I am 36 hours from meeting my fourth child. For many of you, this may be a bit of a surprise. I've kept the secret hidden well. My clothes still fit and I've experienced no unusual cravings. The bedroom is set with all the things the new arrival should need. This should be the easiest delivery of them all. I don't even think I'll miss a day of work. Yet, I am still nervous.
I expect my newest child and I will bond well, but we may have difficulty communicating at first. I'll need to figure out what he likes to eat by watching his facial expressions. I'll also monitor his sleeping habits. If he coughs or sneezes too loudly, I'll run in to check just like I did with all the others. No doubt my other children will help him fit into our family.
My newest addition arrives with many characteristics that my three other children did not, however. First, he is much bigger. Owen is already a tennis champion. He studies calculus, plays the piano beautifully, and needs to shave. He is bilingual and has traveled the world in his young life. Owen is 17, and will join my family for a year as a foreign exchange student from Jiujiang, China. We are very excited that Owen's parents are entrusting him to us.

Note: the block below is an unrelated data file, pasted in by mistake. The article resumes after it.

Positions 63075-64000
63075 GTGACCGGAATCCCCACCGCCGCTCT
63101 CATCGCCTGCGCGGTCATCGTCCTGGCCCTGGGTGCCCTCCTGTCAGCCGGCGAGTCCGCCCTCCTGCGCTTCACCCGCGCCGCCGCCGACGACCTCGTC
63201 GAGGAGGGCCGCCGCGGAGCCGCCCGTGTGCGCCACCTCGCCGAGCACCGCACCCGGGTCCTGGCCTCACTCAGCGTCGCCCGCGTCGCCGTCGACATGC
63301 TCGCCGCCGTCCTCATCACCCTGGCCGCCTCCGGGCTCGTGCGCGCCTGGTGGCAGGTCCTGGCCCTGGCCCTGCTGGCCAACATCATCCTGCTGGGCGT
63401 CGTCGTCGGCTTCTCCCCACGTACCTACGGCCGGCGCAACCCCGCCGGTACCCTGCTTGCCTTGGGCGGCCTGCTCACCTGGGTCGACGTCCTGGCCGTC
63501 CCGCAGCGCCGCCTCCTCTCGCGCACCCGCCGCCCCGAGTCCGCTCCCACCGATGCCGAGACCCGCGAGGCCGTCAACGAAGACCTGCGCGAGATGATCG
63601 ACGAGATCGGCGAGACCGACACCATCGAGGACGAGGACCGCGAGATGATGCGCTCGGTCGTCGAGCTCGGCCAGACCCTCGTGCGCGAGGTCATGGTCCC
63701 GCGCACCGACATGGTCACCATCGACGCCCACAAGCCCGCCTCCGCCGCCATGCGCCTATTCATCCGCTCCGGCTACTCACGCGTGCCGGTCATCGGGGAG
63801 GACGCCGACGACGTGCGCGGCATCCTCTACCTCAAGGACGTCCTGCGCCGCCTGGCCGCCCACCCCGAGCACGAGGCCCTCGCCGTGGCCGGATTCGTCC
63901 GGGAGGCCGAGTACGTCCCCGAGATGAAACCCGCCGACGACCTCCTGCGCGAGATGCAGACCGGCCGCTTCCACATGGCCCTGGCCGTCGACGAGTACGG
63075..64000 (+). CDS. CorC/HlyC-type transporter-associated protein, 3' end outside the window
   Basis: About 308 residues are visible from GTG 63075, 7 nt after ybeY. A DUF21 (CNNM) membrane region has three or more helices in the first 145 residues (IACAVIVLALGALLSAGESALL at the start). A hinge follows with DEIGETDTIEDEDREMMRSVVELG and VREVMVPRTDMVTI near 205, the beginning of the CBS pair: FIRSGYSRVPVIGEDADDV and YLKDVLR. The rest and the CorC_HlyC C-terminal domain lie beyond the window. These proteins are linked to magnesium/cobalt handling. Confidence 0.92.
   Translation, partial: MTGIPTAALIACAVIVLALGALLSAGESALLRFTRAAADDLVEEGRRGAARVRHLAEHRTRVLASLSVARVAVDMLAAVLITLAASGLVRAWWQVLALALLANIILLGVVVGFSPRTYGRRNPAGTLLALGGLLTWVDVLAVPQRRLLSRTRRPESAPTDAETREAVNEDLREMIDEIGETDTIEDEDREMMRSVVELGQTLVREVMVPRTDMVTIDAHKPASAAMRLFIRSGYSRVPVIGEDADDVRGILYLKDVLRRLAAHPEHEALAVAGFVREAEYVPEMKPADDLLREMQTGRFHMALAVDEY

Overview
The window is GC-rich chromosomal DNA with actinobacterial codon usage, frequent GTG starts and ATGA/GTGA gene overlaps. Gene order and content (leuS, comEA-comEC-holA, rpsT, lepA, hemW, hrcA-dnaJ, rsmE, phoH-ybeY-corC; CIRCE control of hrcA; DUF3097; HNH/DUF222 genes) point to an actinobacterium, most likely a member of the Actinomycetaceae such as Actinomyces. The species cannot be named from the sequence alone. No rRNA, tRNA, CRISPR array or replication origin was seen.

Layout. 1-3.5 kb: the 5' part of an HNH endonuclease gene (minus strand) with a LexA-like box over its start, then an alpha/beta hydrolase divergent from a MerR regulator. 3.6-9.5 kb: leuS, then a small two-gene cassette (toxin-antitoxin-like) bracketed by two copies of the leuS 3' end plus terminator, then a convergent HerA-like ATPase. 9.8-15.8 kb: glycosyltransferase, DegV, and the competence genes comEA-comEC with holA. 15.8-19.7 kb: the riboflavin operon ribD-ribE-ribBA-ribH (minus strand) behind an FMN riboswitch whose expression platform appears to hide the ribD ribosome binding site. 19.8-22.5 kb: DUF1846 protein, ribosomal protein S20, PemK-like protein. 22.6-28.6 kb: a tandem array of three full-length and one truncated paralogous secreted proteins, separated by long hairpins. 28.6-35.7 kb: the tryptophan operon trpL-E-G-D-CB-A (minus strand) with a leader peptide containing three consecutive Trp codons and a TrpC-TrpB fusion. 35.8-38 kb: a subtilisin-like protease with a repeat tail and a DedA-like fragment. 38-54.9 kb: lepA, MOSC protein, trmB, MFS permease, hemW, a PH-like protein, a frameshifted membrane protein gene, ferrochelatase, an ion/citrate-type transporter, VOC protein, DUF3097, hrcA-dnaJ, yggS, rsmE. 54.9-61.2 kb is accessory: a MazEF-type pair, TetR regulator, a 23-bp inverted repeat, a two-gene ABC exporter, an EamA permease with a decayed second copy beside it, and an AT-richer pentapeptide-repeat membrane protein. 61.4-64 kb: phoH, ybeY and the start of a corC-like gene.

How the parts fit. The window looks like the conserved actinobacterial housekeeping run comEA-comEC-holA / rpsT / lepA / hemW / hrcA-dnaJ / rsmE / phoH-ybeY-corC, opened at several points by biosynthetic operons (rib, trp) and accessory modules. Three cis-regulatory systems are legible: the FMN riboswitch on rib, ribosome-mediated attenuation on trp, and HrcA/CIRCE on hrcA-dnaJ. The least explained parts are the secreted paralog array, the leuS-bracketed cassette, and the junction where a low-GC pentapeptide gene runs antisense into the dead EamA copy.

Saturday is the big day. Owen will come to our house to stay. He's been in the country for less than a week now, and we've met him at the school. He has been staying with the Chinese teacher this week to ease the transition and give me time to breathe during this first week of school. Gary has been getting his room together. Owen seems very sweet, but shy and not confident about his English. I know what a huge difference living with an American family will be for his confidence, and I can only expect the difference on my family for having known Owen will also be life-changing.
Waiting for Owen to join our family is similar to waiting for a baby to be born. The nerves are there, as is the excitement of the unknown. The reality is my family will grow to include his parents and grandmother, half a world away. The relationships may last a lifetime. My oldest son is already planning to visit China and stay with Owen when he gets there.
How do these types of relationships find their way into a family tree? I'm not too sure right now. But over the course of the next year I plan to figure it out.